The remains of the Roman aqueduct – one of the best preserved of northern Italy – imposing and well-known, still stand just outside the contemporary residential area, along the Bormida stream and their construction can be dated back, as it is highly likely, to the first imperial times, perhaps even to the Augustan era (early 1st century AD).
Two separate large parts of the original above-ground structure still exist, respectively made up of seven and eight masonry pillars, quadrangular in shape (measuring between 180 and 300 cm on their side, in proportion to the vertical development of the same pillars) that become progressively smaller upwards with a series of regular offsets, with a height of about 15 metres. Diminished arches rest on the pillars (there are only four left) of 3.35 metres radius, above which ran the water pipe itself, which no longer exists. The route of the aqueduct covers a total length of about 12 kilometres, starting from the water catch basin located in the Lagoscuro area (today in the municipal district of Cartosio), through the Erro valley (along the orographic right side of the stream with the same name), Marchiolli region, – where it probably drew from other sources in the area of Rocca Sorda and where a long stretch of piping, in the suburb of La Maddalena, has been explored – up to the left bank of the Bormida river, with a total difference in height of about 50 metres. Most of the route is underground and consists of a duct of rectangular section – that in some of the parts examined is plastered or lined with “cocciopesto”* (height 120 cm, width 40 cm approximately) – with piers made of cement work (river pebbles or small blocks of sandstone bound with strong mortar) supporting a barrel round-arched vault, or, alternatively, a cover made of slabs of sandstone, horizontally overlapping or sloped on both sides.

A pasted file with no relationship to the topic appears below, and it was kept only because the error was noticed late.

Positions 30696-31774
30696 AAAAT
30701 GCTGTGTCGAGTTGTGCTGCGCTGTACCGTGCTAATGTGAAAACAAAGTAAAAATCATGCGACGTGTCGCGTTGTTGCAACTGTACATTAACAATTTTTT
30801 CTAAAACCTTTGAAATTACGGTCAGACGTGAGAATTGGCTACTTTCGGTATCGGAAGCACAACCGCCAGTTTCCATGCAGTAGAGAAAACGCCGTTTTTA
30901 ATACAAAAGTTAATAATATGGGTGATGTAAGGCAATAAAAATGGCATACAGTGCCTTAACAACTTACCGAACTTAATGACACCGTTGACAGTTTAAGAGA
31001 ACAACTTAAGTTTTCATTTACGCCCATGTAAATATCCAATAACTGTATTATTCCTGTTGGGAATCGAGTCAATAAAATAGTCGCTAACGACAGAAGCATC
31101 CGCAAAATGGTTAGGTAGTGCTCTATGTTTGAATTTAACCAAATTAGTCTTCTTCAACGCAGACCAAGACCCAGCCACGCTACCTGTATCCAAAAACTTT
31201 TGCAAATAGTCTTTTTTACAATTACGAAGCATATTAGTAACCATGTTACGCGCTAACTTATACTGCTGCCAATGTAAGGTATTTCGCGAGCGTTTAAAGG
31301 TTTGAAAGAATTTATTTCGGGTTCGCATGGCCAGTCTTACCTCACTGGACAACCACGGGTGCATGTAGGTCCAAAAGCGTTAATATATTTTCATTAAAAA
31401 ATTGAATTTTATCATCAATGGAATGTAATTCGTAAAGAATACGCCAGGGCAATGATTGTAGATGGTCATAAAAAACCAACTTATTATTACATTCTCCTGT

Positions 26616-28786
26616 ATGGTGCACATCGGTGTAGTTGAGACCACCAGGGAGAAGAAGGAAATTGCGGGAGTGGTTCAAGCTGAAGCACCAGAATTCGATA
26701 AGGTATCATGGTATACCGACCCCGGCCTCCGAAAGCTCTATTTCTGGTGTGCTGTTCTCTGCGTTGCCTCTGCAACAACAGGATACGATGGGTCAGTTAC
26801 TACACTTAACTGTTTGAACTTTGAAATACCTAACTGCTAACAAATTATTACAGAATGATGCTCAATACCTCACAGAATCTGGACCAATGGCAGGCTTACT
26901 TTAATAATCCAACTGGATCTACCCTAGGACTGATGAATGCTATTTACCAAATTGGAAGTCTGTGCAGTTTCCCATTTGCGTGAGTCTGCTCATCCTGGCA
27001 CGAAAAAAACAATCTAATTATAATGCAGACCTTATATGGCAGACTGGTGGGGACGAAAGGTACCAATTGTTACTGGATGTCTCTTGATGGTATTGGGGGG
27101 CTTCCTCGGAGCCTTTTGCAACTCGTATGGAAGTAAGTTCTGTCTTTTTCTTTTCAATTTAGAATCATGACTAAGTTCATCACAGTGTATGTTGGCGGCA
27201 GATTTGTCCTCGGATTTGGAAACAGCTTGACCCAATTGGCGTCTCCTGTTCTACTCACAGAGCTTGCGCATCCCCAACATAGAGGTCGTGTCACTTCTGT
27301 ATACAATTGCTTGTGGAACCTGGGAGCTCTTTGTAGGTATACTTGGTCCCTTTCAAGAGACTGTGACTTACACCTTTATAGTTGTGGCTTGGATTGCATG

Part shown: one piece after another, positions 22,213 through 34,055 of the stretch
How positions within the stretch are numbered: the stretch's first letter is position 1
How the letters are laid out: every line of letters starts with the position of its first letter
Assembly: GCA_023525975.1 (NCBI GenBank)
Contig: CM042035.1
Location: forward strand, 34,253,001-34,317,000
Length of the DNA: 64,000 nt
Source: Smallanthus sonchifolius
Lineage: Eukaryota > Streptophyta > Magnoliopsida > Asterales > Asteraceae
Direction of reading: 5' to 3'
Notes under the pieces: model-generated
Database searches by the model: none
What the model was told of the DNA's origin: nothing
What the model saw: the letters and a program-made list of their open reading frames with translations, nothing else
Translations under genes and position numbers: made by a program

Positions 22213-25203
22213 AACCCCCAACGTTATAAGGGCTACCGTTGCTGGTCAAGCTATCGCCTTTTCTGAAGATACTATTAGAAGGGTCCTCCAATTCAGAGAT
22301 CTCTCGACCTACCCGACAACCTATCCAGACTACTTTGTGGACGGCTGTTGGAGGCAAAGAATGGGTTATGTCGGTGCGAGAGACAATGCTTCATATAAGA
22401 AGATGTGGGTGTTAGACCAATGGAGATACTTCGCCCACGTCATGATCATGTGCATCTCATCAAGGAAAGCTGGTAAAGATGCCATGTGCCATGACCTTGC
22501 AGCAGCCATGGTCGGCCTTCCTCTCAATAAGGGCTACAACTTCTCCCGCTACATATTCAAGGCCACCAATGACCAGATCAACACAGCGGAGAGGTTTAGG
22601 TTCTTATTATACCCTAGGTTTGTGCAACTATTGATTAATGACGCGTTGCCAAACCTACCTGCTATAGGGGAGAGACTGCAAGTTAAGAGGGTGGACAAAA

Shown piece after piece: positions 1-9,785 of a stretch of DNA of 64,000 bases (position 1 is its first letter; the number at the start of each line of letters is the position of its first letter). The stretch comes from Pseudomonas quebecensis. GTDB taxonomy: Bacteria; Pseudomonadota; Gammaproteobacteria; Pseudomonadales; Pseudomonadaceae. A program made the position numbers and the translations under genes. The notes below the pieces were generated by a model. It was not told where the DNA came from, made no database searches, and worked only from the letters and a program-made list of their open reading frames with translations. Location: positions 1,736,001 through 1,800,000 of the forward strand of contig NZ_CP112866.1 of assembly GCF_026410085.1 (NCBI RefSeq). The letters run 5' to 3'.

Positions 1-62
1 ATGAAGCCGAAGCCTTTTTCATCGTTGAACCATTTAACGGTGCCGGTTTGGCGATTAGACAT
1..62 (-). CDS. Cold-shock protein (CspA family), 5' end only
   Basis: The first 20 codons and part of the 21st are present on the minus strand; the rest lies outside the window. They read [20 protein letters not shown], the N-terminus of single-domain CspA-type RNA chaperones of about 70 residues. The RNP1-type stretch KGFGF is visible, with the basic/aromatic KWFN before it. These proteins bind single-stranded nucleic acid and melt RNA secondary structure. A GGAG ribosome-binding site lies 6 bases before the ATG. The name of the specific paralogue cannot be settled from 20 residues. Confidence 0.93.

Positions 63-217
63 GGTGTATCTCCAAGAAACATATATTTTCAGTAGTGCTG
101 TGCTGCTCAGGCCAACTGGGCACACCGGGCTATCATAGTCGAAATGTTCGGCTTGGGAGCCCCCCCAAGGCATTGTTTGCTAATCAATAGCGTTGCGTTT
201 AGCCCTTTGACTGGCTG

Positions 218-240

In the end section, instead – starting from Marchiolli region, by the main road of Sassello, where perhaps there was also a tailing pond (piscina limaria**), necessary in order to purify the water from those impurities that it contained at the end of a long slope – just because of the need to cross the Bormida riverbed, the above-ground structure was built. Its remains have been preserved till nowadays, directly connected to the underground part of the duct. The original above-ground structure had to be made up, as a whole – calculating the space to go beyond and the centre distance – of at least forty pillars, through which the aqueduct made its monumental entry into the city. However, reliable archaeological data, with regard to the aqueduct course in its urban section, are missing, although, as significantly observed, the ideal continuation of the known route would directly lead to the hill on which the Castle is situated.
* Translator’s note cocciopesto: lime mortar with crushed pottery
** Translator’s note piscina limaria: catch basin of the dirty waters
The site is freely accessible any time.
The site is freely accessible without the payment of any ticket.